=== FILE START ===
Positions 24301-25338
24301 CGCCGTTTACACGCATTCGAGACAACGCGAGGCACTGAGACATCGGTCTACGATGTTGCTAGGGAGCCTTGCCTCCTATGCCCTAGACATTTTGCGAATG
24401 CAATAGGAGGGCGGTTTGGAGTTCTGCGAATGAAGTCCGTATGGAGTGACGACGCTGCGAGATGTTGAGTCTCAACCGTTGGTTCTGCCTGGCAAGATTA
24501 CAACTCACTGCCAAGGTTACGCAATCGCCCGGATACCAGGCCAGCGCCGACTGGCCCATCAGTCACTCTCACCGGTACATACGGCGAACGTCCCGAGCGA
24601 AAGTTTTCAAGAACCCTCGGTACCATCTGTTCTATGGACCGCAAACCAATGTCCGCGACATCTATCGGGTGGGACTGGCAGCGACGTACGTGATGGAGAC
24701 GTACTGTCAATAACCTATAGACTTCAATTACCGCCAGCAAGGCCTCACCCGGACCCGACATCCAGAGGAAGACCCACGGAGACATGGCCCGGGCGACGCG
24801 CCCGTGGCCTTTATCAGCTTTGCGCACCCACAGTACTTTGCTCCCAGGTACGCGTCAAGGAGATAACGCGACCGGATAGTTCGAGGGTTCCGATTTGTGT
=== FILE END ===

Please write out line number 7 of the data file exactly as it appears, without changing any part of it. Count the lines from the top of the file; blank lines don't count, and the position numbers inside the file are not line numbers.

24801 CCCGTGGCCTTTATCAGCTTTGCGCACCCACAGTACTTTGCTCCCAGGTACGCGTCAAGGAGATAACGCGACCGGATAGTTCGAGGGTTCCGATTTGTGT